Van Gogh-ing to the Bees
Honeybees, it turns out, are expert connoisseurs of the arts. This may seem beyond the scope of reason. To begin with, why would anyone even wonder about such a thing? But, someone did. According to a 2012 paper published in the Journal of Comparative Physiology, scientists Wen Wu, Antonio M. Moreno, Jason M. Tangen and Judith Reinhard discovered that bees can tell the difference between paintingscreated by Monet, and those by Picasso.
Figure 1 Waterlilies by Monet
“Honeybees (Apis mellifera) have remarkable visual learning and discrimination abilities that extend beyond learning simple colours, shapes or patterns. They can discriminate landscape scenes, types of flowers, and even human faces. This suggests that in spite of their small brain, honeybees have ahighly developed capacity for processing complex visual information, comparable in many respects to vertebrates. Here, we investigated whether this capacity extends to complex images that humans distinguish on the basis of artistic style: Impressionist paintings by Monet and Cubist paintings by Picasso. We show that honeybees learned to simultaneously discriminate between five different Monet and Picasso paintings, and that they do not rely on luminance, colour, or spatial frequency information for discrimination. When presented with novel paintings of the same style, the bees even demonstrated some ability to generalize. This suggests that honeybees are able to discriminate Monet paintings from Picasso ones by extracting and learning the characteristic visual information inherent in each painting style. Our study further suggests that discrimination of artistic styles is not a higher cognitive function that is unique to humans, but simply due to the capacity of animals—from insects to humans—to extract and categorize the visual characteristics of complex images.”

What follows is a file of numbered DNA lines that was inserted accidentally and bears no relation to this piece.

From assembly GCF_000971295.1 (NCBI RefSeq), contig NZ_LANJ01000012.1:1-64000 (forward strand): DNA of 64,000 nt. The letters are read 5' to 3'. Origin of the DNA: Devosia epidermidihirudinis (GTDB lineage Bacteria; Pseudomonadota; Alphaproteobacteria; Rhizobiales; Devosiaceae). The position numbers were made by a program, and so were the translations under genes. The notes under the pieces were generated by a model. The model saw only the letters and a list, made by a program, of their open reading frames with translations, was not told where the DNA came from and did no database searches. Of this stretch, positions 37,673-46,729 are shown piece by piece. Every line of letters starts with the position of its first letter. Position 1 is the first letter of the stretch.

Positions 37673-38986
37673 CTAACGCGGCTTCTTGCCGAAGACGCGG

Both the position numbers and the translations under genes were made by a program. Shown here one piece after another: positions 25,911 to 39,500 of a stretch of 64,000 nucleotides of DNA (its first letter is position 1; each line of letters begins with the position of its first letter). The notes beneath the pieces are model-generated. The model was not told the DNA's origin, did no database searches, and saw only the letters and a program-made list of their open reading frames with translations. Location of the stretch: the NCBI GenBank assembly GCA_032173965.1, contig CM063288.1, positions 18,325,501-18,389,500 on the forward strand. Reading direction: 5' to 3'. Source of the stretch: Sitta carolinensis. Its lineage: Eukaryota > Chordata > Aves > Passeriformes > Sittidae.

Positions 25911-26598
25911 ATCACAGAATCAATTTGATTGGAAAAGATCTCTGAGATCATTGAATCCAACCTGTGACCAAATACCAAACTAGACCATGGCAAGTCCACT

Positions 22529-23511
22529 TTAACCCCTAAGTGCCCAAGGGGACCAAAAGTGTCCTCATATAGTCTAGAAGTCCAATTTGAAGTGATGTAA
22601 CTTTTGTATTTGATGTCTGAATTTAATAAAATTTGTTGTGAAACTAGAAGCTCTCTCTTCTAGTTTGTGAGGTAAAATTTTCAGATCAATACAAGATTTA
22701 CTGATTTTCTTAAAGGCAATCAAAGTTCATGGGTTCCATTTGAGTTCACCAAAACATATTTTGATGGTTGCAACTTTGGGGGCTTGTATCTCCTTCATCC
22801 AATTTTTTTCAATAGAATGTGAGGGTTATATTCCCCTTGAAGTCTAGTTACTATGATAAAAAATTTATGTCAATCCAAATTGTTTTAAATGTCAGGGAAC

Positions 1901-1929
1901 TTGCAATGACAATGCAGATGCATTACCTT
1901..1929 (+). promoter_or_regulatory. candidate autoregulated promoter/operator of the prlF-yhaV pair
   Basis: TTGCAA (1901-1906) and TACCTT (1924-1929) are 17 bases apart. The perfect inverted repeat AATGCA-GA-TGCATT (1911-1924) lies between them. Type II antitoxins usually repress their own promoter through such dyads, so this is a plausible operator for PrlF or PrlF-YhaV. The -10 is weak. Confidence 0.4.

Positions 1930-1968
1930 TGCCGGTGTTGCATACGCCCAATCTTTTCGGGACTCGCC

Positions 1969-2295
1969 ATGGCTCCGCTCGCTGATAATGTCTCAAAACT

Figure 2 "Tomato Plant III" by Pablo Picasso
Besides being keen observers of the arts, bees are the favorite subjects of certain artisans. Those who appreciate bees can find it difficult to look away. A bee at work draws the viewer into its colorful, miniscule universe of stamen and pistol and grains of pollen, of glittering eyes and transparent fairy-wings. The pigments and detail in the world of bees is depicted in a variety of mediums and expressed in luminous ways.
One doesn’t have to be a connoisseur to know there are many forms of art in which bees can be celebrated.
This lovelyring was created by silversmith Cheryl Van Dyck of Lavender Cottage in Greeneville, Tennessee. She describes it as, “A honey of a ring, with a sweet little bee front and center. Just right for the bee lover or gardener, this cute little ring is a great size for comfortable everyday wear, and is bound to make you smile every time you look at it.”